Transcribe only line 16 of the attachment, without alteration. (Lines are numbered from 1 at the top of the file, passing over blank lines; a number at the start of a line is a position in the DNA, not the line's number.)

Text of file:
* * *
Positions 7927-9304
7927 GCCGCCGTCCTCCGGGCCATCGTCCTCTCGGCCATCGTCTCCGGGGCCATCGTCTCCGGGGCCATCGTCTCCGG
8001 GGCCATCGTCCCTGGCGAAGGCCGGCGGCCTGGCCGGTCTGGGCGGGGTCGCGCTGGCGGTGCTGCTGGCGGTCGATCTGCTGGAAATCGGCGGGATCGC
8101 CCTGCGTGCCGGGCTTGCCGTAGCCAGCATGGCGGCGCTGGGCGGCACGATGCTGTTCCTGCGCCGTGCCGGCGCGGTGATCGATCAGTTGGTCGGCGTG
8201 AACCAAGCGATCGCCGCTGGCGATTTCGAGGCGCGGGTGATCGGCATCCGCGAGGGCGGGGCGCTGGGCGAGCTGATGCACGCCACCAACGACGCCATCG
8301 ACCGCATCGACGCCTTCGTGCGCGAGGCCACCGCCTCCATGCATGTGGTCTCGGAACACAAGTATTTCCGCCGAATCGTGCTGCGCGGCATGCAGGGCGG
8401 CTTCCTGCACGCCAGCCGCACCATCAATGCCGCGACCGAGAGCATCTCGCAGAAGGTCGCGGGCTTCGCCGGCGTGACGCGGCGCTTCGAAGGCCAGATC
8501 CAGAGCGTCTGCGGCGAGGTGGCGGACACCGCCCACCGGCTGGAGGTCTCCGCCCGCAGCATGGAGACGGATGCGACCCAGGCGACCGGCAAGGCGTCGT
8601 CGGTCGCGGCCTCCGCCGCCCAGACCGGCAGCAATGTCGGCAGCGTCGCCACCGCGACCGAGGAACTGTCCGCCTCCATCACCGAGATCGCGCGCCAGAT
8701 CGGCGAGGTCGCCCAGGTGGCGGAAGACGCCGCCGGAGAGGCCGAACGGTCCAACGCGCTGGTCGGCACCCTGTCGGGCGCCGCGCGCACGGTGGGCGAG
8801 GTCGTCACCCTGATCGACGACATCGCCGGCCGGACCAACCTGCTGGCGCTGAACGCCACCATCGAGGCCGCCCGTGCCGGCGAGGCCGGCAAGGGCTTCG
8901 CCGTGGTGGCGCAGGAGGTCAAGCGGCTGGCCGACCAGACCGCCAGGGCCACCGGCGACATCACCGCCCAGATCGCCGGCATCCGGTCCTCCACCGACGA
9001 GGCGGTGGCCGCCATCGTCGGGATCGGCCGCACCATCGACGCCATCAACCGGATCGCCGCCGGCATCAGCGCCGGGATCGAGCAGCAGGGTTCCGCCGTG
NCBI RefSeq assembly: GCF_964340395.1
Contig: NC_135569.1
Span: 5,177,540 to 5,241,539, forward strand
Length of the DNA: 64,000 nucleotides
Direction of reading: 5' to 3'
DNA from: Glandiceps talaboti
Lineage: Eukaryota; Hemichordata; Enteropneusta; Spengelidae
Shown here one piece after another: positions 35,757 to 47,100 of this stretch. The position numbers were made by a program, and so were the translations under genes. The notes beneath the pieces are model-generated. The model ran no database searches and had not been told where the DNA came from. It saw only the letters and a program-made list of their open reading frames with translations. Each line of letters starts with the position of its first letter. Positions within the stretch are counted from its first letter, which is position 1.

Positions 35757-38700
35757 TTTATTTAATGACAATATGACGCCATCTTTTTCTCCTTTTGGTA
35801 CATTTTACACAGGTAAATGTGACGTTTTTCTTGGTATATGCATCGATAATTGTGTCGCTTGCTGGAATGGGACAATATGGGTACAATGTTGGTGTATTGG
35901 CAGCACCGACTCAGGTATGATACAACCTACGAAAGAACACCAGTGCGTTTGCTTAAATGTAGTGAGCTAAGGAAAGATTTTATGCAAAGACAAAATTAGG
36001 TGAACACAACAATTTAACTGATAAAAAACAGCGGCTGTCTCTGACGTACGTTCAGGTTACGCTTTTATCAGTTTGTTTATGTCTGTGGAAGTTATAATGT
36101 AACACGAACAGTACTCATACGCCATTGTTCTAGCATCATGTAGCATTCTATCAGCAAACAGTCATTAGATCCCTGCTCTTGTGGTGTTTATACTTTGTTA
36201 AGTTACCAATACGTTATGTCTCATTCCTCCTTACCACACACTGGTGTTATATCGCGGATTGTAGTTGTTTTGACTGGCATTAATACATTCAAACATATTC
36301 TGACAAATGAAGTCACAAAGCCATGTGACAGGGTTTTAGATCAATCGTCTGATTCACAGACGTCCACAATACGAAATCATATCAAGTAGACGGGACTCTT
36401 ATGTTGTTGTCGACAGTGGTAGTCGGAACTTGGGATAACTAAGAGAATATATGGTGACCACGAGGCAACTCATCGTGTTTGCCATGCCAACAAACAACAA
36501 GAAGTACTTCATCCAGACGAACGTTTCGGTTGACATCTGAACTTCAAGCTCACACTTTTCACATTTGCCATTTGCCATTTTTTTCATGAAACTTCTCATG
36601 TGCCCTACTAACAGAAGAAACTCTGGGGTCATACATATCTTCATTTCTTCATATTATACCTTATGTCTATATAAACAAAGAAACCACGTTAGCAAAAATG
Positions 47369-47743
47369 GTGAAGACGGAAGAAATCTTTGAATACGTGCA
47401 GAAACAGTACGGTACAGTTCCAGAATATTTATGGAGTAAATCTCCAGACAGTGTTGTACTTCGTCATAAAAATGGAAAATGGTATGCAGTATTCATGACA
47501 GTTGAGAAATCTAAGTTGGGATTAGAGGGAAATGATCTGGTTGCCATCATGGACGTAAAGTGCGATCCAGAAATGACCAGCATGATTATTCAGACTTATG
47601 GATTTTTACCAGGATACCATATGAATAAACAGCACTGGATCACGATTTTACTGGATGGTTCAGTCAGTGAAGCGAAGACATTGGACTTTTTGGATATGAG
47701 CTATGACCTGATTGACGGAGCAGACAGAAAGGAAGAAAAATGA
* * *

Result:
Span: 5,177,540 to 5,241,539, forward strand